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A sudden fog on your glasses means one of two things: You’ll either need to wait for the fog to clear from your lenses, or you’ll have to take off your glasses.
Either option presents an obvious problem. You can’t see properly, which could be a momentary inconvenience or a serious risk, depending on what you’re doing when your glasses fog up.
And, lately, with mask-wearing, due to the COVID-19 pandemic, your glasses are likely fogging up a lot more than they used to.
Fortunately, there are some proven methods that can help keep your glasses fog-free, even when you’re wearing a face covering. Read on to learn more about these techniques, as well as which methods to avoid.
Waiting for spectacle fog to clear isn’t always practical. If you’re driving, teaching, using tools, or treating patients, for example, you need clear vision at all times.
Ideally, any antifog method you use on your glasses should keep your lenses clear for an extended length of time, not just a few minutes. Additionally, it should be safe to use on the surface of your glasses.
Bearing this in mind, here are some tips that have shown to be both effective and eyewear-safe.
1. Use a nose clip
If your glasses are fogging while you’re wearing a mask, it may be because your mask doesn’t fit properly. You may want to look for a mask with an adjustable nose clip.
Once your mask is in place, pinch the nose clip to tighten the mask over the bridge of your nose. A snug-fitting mask will help keep puffs of warm breath from fogging your lenses.
If your masks don’t have nose clips, you can purchase self-adhesive silicone nose clips online or stitch in a homemade version of your own using:
- pipe cleaners
- paper clips
- twist ties
Buy self-adhesive nose clips online.
2. Wash with soapy water
Just before you don your specs, wash them with a mild detergent or liquid soap. If you have time, air dry them. If you need to put them on right away, gently pat the surface dry with a soft, low-lint cloth.
3. Spritz with antifog lens spray
A number of commercially available antifog sprays can coat your glasses with a see-through film that keeps fog from forming. Many are formulated for use on eyeglasses, personal protective equipment, swim goggles, and diving masks.
Look for a brand that won’t damage protective coatings on your eyewear. Steer clear of sprays made to defog auto headlights, These products aren’t intended for use close to your eyes and skin.
Buy an antifog spray online.
4. Tuck in your mask
The American Academy of Ophthalmology recommends two other strategies for keeping your breath from fogging glasses.
Slide your glasses a little further down your nose so more air can flow between your glasses and your mask, or wear your glasses over the top edge of your mask.
Depending on the style of your glasses, you may be able to inch your mask upward a bit and lower the bottom rim of your glasses over your mask. The weight of your glasses may keep air from escaping upward.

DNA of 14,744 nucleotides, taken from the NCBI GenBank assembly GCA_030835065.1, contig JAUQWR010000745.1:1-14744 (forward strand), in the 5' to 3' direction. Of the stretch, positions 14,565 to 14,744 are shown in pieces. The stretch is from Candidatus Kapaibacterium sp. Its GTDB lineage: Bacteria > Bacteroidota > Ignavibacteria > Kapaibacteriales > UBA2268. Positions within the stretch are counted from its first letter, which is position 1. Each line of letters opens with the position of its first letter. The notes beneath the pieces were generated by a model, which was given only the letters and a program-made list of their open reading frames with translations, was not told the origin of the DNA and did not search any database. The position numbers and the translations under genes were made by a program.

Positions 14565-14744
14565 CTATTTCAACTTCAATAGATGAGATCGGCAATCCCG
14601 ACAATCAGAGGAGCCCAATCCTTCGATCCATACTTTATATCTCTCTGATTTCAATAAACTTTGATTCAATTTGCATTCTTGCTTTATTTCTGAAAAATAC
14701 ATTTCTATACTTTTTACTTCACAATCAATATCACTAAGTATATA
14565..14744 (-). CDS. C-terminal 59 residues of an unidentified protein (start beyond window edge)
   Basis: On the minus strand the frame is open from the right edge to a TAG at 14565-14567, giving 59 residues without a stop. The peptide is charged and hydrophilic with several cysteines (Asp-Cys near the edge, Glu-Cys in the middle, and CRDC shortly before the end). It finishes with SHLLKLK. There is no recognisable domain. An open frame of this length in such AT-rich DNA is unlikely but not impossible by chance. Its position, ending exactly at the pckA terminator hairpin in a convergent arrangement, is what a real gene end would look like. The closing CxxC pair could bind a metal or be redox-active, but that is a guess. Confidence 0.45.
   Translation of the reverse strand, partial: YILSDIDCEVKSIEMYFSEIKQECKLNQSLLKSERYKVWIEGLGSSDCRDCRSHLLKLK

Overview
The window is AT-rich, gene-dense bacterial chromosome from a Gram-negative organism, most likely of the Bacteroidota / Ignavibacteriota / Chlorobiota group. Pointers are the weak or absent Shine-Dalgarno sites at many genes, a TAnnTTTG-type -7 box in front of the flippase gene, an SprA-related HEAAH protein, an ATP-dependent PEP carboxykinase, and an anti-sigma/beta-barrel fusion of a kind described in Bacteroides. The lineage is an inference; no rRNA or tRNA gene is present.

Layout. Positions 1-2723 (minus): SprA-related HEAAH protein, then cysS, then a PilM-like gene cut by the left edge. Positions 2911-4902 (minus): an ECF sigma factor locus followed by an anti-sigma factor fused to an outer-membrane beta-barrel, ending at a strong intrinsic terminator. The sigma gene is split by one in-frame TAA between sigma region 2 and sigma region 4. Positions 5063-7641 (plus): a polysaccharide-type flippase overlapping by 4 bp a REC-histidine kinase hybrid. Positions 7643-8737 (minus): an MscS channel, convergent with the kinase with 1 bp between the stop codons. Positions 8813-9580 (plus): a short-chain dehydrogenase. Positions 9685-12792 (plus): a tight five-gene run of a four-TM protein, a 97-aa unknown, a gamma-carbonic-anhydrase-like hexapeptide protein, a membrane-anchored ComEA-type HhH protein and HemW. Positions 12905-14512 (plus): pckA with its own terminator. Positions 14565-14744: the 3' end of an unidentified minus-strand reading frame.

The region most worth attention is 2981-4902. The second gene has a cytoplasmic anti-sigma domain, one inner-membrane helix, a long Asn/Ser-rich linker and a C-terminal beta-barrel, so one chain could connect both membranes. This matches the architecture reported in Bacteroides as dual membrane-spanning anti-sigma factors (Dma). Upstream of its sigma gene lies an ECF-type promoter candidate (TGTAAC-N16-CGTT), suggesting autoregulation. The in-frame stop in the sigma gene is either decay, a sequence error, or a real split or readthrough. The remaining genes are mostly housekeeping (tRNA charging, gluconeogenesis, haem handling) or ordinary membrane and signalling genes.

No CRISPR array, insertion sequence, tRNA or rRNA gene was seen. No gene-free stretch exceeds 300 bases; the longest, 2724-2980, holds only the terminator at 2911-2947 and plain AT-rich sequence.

5. Secure your mask with skin-safe tape
If your skin isn’t too sensitive, you may find that a slender strip of skin-safe adhesive tape will keep your mask in place and seal the upper edge to prevent misting of your glasses.
Some people have had success with athletic tapes, which are meant to be used on skin. You could also try an adhesive bandage.
Use care with this method, though. Tape — even the kind designed for medical use on skin — can injure the delicate skin around your eyes and nose.
6. Try antifog wipes
If you want a quick and handy method, consider shopping for some antifog wipes. Some are prepackaged, single-use wipes, and others are coated microfiber cloths that can be re-used.
Antifogging sprays and wipes have been
Polyethylene terephthalate (PET) film
Sometimes touted as an antifog home remedy, toothpaste may keep fog from forming, but the small abrasive grains in some products, especially those with baking soda, can scratch the surface of your glasses. Those scratches could distort your field of vision long after the fog has lifted.
Vinegar won’t stop your glasses from fogging, and it could damage antiglare or scratch-resistant coatings on your lenses.
Saliva isn’t hygienic, and it doesn’t contain any properties that would stop water from condensing on the surface of your eyeglasses.
Many hand sanitizers contain a high concentration of alcohol, which isn’t recommended for eyeglasses because it can damage protective coatings on the lenses.
Fog is a form of condensation. Condensation happens when warm air hits a cooler surface. This causes misty droplets of water to form on a surface.
Condensation on your glasses can happen when you step out of the cold outdoors and into a heated room, or when you step out of an air-conditioned space into humid summer conditions.
And, as already mentioned, it can happen when your warm breath rises up from under a mask or face shield and hits the cool lenses of your glasses.
Fog might not be the only thing impairing your vision. To make sure you’re seeing clearly, follow these steps for cleaning your specs:
Whether you’re indoors or outdoors, wearing a mask or not, fog can form on the lenses of your glasses. Foggy glasses are not just an annoyance, they can keep you from seeing clearly while you’re doing important tasks.
To keep your glasses fog-free, you might:
- adjust the fit of your mask so it’s clamped securely across your nose
- wash your lenses with soapy water
- spray or wipe on an antifog product
- lower your glasses so they rest across your mask
- use skin-safe adhesives to seal your mask
Using products that aren’t formulated for eyewear isn’t recommended. Products like toothpaste and vinegar may damage the coatings on your lenses. There are better, more effective methods that will allow you to see clearly while keeping your eyeglasses in good working order.